Tuesday, January 1, 2019

2018 Was a Busy Year!

What a year! I'm so very grateful for all the wonderful people I've had the pleasure of working with in 2018. Here are a few highlights that I'd like to remember.




MAGELLANICA. I will be forever, forever grateful to Damaso Rodriguez, and everyone at Artists Repertory Theater in Portland, Oregon, for producing the world premiere of my five and a half hour long Antarctic epic. I love this story. I've worked on it for ages... researching, writing, finding my way slowly forward, with lots of help along the way. I could not have asked for a better team, in every aspect, designers, director, crew, and my eight magnificent, brave actors. I would sit up on the back step of the theater, watching the audience watch my play unfold in front of them. Listening to them laugh and gasp. I'm proud of what we made together. And was delighted to have so many friends from across the country come and see!

HOW THE LIGHT GETS IN. In January, I had a first reading of a new play, sponsored by my beloved playwriting group LineStorm, in Portland's Fertile Ground Festival. It's about a travel writer who never travels... but ends up on a journey she'd rather not be on, with three companions who are on journeys of their own.  Daniel Ajl Kitrosser directed our wonderful group of actors, and I wrote and rewrote until about three in the morning the night before the reading. You know how that is? The play went on to a table reading at 16th Street Theater in Chicago (thanks, Ann Filmer!), and then to a week-long workshop at Boston Court Pasadena, directed by the extraordinary Emilie Beck, with a fabulous cast. I wrote and rewrote and wrote some more. And I'm so happy to report that Boston Court will be premiering the play in fall of 2019, with Emilie at the helm! 


TOWN HALL. In February, I flew out to the University of Maryland, where the opera that composer Theo Popov and I were commissioned to write for the ten singers of the Maryland Opera Studio was being produced, directed by Tara Faircloth. What a grand experience! Town Hall is about a retired librarian who faces off with a conservative senator who has voted to take away her health care... right when she needs it most. I'm glad to report that this opera is going to have its second production right here in Oregon, at my alma mater, Willamette University, in March 2019!






THE GREAT DIVIDE. In March, Chuck Harper invited me out to Southern Illinois University Edwardsville for a five week residency. I taught a playwriting class while I was there -- a fabulous group of young writers! And I worked on a brand new play inspired by the 2016 occupation of the Malheur National Wildlife Refuge in eastern Oregon. This is a play about patriotism and protest, and what it means to be an American in this divided moment. I came with 22 pages, five song ideas, and an absolute certainty that there was a play in there somewhere. By the end of the five weeks, Chuck and I and our cast of twelve put up a workshop production of the play. It was an absolute joy to sing with these people, and be lost in the process, and have the difficult conversations that come with making art, and seeing them all up on stage. This play had the gift of further development after I got back to Oregon, when dear Michael Mendelsonincluded it in Portland Shakespeare Project's "Proscenium Live." It's not done yet, though. This is a big play, a political play, and I continue to follow where it leads me.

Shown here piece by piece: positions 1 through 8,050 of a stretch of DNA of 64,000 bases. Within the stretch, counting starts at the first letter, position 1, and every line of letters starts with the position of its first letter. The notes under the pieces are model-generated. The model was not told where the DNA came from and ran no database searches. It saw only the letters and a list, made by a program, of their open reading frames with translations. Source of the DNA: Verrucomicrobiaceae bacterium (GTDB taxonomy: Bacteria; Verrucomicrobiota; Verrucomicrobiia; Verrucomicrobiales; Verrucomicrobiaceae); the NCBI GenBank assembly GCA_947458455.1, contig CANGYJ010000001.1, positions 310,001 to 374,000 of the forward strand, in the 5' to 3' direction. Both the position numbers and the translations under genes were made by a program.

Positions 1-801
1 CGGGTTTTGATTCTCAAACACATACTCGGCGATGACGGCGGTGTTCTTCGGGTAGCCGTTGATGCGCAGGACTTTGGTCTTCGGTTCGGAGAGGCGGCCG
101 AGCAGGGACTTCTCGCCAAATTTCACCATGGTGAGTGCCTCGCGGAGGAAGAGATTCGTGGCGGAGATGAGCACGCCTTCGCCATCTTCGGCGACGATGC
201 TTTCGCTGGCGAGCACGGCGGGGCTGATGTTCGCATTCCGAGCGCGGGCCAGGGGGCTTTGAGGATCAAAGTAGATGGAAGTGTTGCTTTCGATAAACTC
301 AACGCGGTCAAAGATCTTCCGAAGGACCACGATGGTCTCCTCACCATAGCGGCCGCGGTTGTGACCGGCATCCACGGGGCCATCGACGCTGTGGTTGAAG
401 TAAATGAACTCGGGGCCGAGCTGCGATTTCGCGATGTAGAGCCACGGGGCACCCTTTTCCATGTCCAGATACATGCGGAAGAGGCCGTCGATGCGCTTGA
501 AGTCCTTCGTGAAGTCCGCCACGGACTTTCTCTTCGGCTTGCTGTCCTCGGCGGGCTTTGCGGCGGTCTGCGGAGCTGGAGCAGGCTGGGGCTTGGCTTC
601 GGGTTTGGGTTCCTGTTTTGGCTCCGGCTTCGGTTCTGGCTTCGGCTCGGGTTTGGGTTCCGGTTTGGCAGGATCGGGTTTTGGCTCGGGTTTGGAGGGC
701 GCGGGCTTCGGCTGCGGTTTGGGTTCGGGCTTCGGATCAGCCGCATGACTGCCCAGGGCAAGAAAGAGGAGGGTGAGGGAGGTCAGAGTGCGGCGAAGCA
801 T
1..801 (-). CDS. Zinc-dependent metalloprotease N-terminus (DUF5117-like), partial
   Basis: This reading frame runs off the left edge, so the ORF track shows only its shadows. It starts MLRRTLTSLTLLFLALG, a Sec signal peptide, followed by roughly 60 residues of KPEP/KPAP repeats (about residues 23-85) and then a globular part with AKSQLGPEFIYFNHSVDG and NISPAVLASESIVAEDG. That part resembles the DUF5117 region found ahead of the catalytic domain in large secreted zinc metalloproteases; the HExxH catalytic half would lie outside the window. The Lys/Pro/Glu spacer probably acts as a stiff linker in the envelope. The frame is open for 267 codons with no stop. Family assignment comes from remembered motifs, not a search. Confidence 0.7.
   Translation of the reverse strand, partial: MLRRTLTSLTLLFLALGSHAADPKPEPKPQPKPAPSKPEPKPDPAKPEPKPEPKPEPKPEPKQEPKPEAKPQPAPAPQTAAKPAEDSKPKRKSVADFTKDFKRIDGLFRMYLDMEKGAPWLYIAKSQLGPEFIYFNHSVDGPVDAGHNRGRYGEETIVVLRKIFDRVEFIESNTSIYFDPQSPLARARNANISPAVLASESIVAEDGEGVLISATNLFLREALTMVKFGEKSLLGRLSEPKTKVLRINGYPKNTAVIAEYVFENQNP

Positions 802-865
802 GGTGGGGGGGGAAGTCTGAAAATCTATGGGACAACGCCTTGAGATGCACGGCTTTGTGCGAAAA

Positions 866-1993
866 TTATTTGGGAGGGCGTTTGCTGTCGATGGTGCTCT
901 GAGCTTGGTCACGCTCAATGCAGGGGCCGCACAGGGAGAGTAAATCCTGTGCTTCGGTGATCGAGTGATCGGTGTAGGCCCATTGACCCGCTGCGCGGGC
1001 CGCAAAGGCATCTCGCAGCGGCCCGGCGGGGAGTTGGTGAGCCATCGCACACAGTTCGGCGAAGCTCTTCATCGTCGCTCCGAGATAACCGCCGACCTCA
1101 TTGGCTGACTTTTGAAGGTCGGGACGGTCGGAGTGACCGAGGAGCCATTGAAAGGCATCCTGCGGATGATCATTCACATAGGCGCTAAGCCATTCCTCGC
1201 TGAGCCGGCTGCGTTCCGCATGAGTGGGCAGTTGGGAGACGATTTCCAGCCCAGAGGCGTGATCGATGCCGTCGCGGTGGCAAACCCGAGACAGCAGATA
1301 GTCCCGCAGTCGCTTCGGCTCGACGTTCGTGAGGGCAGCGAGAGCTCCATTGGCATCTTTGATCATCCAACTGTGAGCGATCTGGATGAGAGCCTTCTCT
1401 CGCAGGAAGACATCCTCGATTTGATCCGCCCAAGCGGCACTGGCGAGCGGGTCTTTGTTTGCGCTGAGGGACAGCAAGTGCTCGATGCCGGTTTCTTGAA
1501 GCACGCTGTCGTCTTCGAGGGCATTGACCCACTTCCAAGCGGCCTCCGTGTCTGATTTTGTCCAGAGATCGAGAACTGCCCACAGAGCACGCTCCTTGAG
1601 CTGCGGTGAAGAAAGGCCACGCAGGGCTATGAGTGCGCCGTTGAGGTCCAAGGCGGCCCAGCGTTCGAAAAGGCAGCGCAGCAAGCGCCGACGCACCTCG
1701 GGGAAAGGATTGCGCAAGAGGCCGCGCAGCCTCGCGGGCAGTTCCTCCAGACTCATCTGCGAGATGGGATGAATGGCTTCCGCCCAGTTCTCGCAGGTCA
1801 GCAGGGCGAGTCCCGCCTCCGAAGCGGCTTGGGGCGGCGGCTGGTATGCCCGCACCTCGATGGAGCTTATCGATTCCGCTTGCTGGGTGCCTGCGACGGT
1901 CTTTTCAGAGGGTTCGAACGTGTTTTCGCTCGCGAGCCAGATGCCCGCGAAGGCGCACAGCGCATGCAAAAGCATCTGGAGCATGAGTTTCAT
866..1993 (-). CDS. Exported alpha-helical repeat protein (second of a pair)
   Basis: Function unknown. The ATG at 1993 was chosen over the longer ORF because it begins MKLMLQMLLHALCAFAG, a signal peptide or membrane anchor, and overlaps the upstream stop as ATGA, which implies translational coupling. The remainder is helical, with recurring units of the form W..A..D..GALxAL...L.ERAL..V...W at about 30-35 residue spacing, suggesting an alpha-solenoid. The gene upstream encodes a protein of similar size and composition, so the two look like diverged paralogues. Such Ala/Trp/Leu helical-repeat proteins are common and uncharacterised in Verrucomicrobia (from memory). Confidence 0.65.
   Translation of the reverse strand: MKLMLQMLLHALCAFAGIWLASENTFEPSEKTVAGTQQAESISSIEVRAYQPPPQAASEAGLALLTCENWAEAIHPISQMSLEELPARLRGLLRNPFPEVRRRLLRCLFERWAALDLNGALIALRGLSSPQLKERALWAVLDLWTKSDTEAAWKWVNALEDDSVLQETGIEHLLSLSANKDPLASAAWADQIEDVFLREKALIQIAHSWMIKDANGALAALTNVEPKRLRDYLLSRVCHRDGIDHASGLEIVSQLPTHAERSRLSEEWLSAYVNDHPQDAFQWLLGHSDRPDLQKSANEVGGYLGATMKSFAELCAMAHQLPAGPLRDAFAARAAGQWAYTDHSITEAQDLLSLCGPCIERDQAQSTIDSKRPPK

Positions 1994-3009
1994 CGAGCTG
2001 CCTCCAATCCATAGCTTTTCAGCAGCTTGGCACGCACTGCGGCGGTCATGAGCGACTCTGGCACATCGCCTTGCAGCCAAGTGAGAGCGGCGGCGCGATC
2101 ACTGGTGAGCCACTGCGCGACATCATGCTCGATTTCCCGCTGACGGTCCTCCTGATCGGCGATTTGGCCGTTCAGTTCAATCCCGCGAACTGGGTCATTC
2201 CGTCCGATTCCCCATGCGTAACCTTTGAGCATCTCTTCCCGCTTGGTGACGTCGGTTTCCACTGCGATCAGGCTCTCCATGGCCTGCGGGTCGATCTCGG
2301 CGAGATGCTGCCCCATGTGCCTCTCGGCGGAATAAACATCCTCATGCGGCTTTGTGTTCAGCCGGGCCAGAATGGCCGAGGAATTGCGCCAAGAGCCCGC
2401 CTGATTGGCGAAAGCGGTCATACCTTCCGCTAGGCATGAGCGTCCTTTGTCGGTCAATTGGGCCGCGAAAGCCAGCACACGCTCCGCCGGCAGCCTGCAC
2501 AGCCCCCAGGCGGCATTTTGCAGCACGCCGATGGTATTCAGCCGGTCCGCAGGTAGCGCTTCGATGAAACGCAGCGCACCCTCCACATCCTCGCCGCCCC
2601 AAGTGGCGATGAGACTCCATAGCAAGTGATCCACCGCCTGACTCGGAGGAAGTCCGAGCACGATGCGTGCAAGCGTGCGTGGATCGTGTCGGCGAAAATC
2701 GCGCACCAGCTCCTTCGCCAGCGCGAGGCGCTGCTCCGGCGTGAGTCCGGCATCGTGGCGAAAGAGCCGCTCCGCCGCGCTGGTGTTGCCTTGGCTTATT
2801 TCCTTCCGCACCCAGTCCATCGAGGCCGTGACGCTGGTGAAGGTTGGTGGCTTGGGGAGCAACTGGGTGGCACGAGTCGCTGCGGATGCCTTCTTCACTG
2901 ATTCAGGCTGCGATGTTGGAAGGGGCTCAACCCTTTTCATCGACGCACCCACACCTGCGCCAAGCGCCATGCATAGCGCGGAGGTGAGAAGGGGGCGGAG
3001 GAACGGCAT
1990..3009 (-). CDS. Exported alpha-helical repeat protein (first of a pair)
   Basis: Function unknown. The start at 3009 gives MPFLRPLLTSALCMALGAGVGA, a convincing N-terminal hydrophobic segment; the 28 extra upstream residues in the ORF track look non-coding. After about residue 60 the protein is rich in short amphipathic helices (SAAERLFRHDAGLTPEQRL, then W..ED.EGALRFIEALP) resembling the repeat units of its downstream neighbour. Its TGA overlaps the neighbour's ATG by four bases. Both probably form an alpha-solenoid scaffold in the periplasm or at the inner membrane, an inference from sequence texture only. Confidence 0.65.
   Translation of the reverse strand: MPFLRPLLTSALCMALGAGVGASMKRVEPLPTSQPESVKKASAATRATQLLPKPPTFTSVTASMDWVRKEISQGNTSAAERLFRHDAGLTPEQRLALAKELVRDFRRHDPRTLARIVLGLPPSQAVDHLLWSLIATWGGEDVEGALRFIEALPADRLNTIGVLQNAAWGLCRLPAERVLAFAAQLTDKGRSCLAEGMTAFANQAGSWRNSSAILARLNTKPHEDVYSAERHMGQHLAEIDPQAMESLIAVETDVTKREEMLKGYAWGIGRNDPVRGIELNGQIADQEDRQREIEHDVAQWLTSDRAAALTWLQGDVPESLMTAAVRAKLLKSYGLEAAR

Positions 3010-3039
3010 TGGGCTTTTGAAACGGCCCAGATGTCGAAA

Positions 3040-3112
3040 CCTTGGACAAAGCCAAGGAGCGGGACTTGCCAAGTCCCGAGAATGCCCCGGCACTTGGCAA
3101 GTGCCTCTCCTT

SHERLOCK HOLMES AND THE CASE OF THE FALLEN GIANT. This opera is a fast and fun mash-up of Victorian mystery and fairy tale worlds, in which Sherlock Holmes and Dr. Watson solve the mystery of the dead giant in Jack and the Beanstalk. Composer Evan Meier and I continued our work on this family friendly opera in July when American Lyric Theater's creator and director Lawrence Edelson invited us to Saratoga Springs in New York for a week-long writing retreat. We did some major work on the libretto, and drafted several new numbers. We're excited to hear how it all sounds in March 2019, when we'll be in New York City for a piano vocal workshop!

THE GUN SHOW. This play about guns and gun control, which is both personal and political, continued to have productions across the country in 2018. Unfortunately, it doesn't stop being topical. I'll be in Tulsa and Pittsburgh with the play in 2019, and am also looking forward to its upcoming publication!

APPLE SEASON. In October, I had the opportunity to work on this new play in Theater Lab, in Boca Raton, which calls Florida Atlantic University home. This week of work on the play, and two public readings, was so helpful! Particularly because I already knew that the world premiere of the play was coming up quickly (January 2019 at NJ Rep!). We had a wonderful team. It was my first visit to Florida! Thank you, Matt Stabile! This is a play about a woman who is trying to come to terms with her past. It's about the power of truth-telling. Stay tuned for more exciting news about this one, coming soon...

TEACHING. I did a good bit of teaching in 2018! I taught my playwriting class at SIUE, and was a guest teacher in Profile Theater's Community Profile group (which was a real pleasure). I talked with several other teacher's classes as a guest! And I began teaching playwriting workshops at Artists Rep, which I plan to continue doing in the new year. Thanks for finding a place for me in your new education initiative, Karen Rathje

Between all of these exciting theatrical and operatic and teaching adventures, I spent time with friends and family, took road trips to the coast and to Ashland, walked up and down the Abbey Hill with Sam and Augie, cuddled with Joe the Cat, planted a garden, and saw a lot of wonderful plays. 
I'm grateful to be able to do what I love, and live where I want, and spend time with all of you. Thank you for being part of my year! May 2019 bring joy to us all.
Happy new year!

No comments: